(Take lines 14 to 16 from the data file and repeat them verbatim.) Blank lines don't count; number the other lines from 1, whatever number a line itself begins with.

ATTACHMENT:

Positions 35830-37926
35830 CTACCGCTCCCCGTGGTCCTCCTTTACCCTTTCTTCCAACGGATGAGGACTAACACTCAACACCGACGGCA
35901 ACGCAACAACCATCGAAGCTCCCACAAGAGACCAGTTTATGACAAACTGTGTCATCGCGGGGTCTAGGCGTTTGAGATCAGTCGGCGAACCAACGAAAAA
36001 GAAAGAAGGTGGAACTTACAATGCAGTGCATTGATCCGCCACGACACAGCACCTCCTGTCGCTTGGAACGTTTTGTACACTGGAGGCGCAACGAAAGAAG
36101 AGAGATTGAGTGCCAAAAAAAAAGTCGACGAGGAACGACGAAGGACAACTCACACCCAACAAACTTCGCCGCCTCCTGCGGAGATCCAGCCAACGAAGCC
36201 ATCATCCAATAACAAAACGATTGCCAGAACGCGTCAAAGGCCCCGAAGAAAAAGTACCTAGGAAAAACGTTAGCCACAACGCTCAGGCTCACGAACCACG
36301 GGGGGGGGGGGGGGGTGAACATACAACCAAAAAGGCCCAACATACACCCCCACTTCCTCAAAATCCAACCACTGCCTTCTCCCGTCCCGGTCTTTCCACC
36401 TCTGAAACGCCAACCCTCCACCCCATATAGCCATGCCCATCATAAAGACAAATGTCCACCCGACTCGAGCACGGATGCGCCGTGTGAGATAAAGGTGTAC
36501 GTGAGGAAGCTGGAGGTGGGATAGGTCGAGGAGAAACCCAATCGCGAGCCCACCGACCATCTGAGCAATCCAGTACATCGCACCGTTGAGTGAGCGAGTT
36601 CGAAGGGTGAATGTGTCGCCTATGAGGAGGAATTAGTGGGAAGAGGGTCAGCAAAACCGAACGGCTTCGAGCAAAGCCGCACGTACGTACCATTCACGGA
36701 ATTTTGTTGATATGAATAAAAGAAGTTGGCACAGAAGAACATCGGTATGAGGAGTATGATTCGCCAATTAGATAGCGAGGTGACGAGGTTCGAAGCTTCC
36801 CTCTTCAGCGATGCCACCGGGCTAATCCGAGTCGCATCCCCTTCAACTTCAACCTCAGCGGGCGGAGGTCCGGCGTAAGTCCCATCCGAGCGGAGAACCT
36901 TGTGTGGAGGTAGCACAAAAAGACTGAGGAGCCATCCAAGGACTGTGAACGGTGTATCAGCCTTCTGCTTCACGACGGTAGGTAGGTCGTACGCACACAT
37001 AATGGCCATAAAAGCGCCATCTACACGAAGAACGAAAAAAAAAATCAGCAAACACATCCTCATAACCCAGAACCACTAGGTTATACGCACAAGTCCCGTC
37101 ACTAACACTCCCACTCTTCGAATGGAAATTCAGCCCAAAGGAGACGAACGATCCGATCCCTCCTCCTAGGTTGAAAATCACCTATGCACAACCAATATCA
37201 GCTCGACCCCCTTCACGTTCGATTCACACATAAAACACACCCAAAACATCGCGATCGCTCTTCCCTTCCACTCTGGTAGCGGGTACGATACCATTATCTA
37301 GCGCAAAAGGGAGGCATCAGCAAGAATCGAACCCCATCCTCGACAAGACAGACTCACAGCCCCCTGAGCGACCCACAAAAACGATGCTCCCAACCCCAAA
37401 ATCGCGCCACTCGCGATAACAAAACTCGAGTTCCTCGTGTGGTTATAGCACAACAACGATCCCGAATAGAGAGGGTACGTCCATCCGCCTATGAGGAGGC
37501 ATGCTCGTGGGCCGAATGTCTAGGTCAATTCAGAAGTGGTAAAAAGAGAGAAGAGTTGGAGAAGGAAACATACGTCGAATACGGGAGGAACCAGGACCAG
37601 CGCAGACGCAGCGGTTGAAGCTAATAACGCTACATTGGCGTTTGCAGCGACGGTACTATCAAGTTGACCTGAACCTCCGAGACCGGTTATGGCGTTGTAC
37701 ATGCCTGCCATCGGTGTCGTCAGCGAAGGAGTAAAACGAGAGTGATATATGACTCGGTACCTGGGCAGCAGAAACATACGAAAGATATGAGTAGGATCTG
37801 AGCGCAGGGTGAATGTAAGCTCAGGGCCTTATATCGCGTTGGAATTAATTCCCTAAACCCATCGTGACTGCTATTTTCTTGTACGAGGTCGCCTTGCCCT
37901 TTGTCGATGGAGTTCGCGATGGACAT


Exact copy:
37001 AATGGCCATAAAAGCGCCATCTACACGAAGAACGAAAAAAAAAATCAGCAAACACATCCTCATAACCCAGAACCACTAGGTTATACGCACAAGTCCCGTC
37101 ACTAACACTCCCACTCTTCGAATGGAAATTCAGCCCAAAGGAGACGAACGATCCGATCCCTCCTCCTAGGTTGAAAATCACCTATGCACAACCAATATCA
37201 GCTCGACCCCCTTCACGTTCGATTCACACATAAAACACACCCAAAACATCGCGATCGCTCTTCCCTTCCACTCTGGTAGCGGGTACGATACCATTATCTA